In 2014, the contemporary painter George Shaw (b. 1966) began a two-year post as associate artist in the National Gallery, London. This book documents his experiences there, as well as the work he produced in response to the Gallery’s collection. Shaw is known for his minutely detailed and luminously atmospheric depictions of the urban landscape and woodlands of central England. Painting scenes from his native region, Shaw meditates on the central themes of relationships, ancestry, and love. His preferred medium, Humbrol enamel paint, is a deliberate means of distancing himself from the traditions of oil painting—and, it might seem, from the values embedded in the National Gallery itself. Yet as a teenager in Coventry, Shaw was fascinated by the Gallery, traveling regularly to London to draw from those artists he found inspiring. This engaging volume reproduces his first series of paintings on canvas, together with working drawings and an essay by the artist himself.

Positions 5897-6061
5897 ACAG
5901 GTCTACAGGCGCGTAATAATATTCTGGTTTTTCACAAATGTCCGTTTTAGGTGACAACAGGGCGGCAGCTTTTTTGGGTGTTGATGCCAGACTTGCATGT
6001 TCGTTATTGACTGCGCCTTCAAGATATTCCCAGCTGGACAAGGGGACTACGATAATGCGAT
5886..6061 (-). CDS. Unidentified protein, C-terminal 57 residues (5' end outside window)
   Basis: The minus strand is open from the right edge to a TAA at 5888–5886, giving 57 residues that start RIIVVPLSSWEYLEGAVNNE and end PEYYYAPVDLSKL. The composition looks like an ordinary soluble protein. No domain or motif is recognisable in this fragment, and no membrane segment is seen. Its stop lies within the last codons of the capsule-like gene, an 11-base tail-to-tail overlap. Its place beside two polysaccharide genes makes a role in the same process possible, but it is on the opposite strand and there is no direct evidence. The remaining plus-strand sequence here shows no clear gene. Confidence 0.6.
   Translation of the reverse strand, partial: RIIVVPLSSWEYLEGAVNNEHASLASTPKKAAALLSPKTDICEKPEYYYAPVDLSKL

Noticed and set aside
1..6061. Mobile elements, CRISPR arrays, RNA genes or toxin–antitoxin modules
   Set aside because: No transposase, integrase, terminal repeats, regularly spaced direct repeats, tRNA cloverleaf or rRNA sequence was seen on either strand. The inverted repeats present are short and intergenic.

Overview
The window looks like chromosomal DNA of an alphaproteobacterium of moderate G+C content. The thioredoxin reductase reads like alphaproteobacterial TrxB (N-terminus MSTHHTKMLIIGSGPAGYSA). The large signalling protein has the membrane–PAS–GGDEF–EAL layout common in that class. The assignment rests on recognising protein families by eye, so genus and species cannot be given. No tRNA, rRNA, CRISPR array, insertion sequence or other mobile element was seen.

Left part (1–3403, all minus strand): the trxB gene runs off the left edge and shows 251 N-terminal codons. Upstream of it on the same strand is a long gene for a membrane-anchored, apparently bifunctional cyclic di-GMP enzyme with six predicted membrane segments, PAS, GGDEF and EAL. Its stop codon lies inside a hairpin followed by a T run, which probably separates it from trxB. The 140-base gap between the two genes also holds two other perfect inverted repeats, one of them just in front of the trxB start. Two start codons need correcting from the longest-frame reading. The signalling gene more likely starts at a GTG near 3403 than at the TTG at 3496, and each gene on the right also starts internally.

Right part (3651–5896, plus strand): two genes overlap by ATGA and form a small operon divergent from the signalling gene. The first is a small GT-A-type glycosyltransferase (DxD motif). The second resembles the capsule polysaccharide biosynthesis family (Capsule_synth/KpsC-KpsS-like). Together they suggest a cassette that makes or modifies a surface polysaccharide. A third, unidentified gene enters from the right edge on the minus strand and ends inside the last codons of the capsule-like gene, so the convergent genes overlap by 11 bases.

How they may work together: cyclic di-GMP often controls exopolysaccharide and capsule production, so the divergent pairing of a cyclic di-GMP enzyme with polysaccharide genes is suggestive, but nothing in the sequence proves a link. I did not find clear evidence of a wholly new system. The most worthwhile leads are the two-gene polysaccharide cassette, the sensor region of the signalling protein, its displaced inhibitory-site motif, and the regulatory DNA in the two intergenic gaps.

|Publisher:||Yale University Press|
|Product dimensions:||9.90(w) x 10.40(h) x 0.70(d)|
About the Author
George Shaw is the ninth Rootstein Hopkins Associate Artist and Colin Wiggins is special projects curator at the National Gallery, London.